Ferreira was not alone in recognising the need take into consideration the very different weather conditions across America and the way they influence regional preferences. Sprat, for instance, produces different fabrics in order to target different US regional markets. Explaining her thinking, she said: "We offer three different weights of fabric – ultra light-weight, mid-weight and heavier weight. Ultra lightweight works for Florida customers, while our heavier is for Nantucket."
Similarly, Thomas sees Haute Latitude's signature as popular on one US coast, but not on the other. She said: "The line is very preppy, suitable for the resort buyers along the east coast. We tried to branch out into the west coast last year, but we quickly realised the west coast audience is very different to the east coast audience.
"It's all about the colour range – something that sells very well on the east coast, people won't even give a second glance to on the west coast. The east coast is more bling, while the east coast is more subtle."
Dizzy Lizzy's Angela M also saw a difference in customers' colour preferences across the country, saying: "In the south our turquoise and our fuchsia sells well and we always have blue in the line as that's the American colour. It sells all over the place. Also, we always have our black and white transitions for our New York girls."
Again noting the regional preferences, Way believes that local tastes are a tendency, rather than a set of hard and fast rules. She said: "In the north east, you will see a bit more of the whimsical look and more of the darker colours whereas, down in the south, you see more of the brighter colours, the pinks and greens. They buy it all, but you just see a little bit more of a pattern."
The North American market is, of course, not confined to the United States, with Canadian shoppers also having their own distinct preferences. Expanding on this, Lysa Trottier, Executive Assistant to Canadian designer Simon Chang, said: "Canada is more fashion forward. They are open to more colour and lengths are a little bit shorter in Canada. In the Midwest, they are a little bit more basic, more conservative, not outgoing."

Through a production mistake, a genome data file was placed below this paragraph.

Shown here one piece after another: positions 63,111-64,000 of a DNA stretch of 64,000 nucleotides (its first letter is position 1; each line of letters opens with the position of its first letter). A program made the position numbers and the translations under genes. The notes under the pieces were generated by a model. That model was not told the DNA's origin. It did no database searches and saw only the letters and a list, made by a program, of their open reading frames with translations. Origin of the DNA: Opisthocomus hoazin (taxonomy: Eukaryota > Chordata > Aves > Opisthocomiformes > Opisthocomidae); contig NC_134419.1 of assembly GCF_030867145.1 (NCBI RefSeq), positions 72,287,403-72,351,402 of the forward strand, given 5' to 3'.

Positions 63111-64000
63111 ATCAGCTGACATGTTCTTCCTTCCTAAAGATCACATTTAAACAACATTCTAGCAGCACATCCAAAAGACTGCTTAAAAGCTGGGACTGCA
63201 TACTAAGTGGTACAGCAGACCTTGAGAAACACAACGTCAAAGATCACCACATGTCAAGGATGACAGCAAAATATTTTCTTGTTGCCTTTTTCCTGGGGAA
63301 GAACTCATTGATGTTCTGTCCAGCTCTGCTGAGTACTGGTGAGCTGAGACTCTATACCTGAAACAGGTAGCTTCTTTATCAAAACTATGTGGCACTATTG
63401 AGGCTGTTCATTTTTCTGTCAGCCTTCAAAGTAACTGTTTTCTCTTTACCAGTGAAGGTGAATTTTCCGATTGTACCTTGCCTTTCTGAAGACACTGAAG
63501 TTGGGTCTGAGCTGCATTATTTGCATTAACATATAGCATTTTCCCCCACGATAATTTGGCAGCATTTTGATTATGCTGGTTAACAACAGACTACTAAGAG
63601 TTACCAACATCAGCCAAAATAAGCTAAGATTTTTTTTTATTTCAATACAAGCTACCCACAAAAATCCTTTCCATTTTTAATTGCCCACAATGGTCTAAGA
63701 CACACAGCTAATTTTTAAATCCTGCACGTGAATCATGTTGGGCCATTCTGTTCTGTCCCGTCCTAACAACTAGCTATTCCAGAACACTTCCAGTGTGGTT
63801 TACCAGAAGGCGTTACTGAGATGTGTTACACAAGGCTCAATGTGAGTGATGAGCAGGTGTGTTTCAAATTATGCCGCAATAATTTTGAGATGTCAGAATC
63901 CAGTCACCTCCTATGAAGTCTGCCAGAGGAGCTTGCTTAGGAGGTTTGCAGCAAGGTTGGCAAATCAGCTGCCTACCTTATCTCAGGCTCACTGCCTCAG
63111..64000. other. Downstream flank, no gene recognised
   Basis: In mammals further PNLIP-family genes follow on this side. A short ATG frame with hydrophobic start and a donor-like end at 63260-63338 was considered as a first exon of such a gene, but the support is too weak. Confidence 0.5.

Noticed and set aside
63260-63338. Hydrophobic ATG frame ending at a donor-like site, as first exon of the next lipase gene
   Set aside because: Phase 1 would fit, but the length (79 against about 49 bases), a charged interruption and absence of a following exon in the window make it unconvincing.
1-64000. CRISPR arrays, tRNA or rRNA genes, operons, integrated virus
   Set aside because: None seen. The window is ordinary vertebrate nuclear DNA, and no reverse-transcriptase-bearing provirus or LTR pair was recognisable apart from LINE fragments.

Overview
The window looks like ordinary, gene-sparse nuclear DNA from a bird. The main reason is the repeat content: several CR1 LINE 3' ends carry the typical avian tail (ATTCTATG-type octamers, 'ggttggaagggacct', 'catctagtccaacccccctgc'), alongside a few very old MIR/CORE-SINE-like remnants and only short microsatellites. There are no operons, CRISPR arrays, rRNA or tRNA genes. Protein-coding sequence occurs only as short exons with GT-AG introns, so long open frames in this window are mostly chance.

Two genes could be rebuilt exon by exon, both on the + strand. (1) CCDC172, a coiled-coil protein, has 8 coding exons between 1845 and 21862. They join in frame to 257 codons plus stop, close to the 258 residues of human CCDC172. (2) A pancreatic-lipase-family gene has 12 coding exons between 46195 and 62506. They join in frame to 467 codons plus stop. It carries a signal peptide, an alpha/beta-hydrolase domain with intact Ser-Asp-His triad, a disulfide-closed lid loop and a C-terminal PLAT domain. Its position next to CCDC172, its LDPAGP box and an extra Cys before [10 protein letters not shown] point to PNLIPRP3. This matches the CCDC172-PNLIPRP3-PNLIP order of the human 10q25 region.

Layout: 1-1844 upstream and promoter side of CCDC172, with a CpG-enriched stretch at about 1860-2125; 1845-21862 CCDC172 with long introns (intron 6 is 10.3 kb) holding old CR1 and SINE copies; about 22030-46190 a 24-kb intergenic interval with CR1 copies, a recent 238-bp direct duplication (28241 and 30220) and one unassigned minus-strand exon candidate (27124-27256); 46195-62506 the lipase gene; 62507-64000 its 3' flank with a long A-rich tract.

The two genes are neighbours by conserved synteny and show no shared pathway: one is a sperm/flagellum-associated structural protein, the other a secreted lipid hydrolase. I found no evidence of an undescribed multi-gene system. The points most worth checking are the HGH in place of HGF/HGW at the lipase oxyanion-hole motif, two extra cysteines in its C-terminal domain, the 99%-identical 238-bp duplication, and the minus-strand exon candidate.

Chang's designs also sell beyond his native continent, including the Middle East, where other sensitivities come into play. Trottier said: "In the Middle East we have to be careful because they can't be sleeveless, so we do have our cover-ups."
In term of the overall state of the market, opinions were somewhat divided. Angela M was at the more positive end of the spectrum, saying: "Our orders are very positive. In 2009, it was maybe US$1,200 per order. Now, the stores that have been with us from the beginning are placing $2,000 orders."
Justin Goff, Co-Founder of Three Islands was also optimistic, if a little guardedly so. He said: "I would say business is up a little bit, definitely up from the 2009 low point.
"Stores, though, are hesitant when it comes to large orders. They used to buy a lot, now they just want to buy a little bit and hope you have stock.
"We sell to a lot of bankers' wives type customer, so it's a little more resilient. It's good, but it still seems like it's a bit on shaky ground."
Pizons of Two Women and A Trunk was also seeing good signs, despite a relatively slow start to the event. She said: "I do quite a lot of trade shows and the Vegas show was a slow show. This one is as well, but the orders are much larger, so I am more positive.
"We actually manufacture out of Canada. We used to do it overseas and, because of that, we had to increase our prices, but there wasn't even a flinch from buyers, so that is extremely positive. It's tells me that people are spending again."
Moda 2015 was held at New York's Jacob K Javits Convention Center from 19-21 September. More than 900 accessory and apparel lines featured at the event and its related shows.
James O'Donnell, Special Correspondent, New York